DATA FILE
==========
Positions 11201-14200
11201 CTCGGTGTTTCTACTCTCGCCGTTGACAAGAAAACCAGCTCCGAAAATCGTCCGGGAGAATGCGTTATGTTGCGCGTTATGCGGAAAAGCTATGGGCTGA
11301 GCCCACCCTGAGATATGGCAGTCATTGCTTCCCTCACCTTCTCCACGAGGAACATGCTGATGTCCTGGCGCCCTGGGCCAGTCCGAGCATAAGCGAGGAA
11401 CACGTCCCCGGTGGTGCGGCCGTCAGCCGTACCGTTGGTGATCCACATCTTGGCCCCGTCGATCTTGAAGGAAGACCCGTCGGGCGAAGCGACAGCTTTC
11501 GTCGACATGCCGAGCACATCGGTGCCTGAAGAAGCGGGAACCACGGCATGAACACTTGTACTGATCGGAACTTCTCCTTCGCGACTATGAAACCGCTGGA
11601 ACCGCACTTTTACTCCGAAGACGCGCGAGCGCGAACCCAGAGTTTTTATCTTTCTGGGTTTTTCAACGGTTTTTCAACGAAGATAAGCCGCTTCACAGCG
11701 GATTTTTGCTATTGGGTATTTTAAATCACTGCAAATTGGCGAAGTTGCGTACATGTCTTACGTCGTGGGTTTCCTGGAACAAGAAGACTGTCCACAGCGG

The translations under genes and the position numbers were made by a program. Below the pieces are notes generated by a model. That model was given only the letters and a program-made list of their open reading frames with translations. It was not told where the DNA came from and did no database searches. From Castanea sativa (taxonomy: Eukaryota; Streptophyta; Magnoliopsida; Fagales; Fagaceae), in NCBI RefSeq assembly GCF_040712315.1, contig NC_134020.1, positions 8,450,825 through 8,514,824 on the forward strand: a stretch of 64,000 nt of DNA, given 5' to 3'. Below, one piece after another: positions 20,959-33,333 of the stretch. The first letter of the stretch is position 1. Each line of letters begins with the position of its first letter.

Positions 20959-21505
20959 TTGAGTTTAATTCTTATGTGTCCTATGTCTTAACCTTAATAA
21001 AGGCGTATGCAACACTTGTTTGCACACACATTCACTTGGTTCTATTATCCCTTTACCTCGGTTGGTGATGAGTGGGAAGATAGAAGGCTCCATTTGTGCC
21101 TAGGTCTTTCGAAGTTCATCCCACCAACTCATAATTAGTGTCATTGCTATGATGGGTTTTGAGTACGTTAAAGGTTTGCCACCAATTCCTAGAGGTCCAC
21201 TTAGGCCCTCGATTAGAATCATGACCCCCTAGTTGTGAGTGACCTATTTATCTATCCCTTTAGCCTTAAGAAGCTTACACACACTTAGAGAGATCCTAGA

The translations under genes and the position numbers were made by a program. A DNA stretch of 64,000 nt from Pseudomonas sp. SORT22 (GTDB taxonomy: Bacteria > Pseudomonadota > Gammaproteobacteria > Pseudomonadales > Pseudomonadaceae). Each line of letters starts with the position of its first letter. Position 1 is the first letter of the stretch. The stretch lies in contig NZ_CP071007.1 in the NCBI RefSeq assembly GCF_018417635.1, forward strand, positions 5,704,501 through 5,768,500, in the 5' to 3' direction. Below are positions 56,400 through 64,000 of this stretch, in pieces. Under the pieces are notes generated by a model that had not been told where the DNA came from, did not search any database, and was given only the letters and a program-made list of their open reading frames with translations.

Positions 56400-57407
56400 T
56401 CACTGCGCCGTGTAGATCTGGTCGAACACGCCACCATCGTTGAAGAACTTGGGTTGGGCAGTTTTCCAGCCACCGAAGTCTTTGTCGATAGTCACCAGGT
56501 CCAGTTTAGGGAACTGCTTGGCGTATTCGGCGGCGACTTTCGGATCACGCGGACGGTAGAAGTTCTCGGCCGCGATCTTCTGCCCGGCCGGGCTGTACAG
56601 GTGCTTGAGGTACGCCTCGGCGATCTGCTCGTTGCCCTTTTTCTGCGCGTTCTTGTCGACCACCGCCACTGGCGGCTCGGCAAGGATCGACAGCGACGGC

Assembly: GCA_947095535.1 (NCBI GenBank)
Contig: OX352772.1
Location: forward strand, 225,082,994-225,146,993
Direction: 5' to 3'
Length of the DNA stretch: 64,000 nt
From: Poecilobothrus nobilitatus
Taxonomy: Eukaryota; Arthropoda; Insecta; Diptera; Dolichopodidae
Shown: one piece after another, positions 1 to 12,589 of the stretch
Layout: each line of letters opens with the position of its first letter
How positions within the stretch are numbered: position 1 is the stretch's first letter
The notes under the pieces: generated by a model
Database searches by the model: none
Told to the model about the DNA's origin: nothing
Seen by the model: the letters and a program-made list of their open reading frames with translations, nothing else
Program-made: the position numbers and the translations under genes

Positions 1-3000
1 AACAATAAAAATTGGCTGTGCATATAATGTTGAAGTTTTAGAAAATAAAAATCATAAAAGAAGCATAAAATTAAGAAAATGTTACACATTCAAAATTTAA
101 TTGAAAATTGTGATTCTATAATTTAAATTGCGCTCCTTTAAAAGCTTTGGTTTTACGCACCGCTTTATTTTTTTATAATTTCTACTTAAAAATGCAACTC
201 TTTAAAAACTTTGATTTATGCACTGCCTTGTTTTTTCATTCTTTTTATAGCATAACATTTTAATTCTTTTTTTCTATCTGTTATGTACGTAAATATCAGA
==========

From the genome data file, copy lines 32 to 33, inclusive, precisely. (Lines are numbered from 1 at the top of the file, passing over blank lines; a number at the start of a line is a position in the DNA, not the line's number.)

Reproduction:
Told to the model about the DNA's origin: nothing
Seen by the model: the letters and a program-made list of their open reading frames with translations, nothing else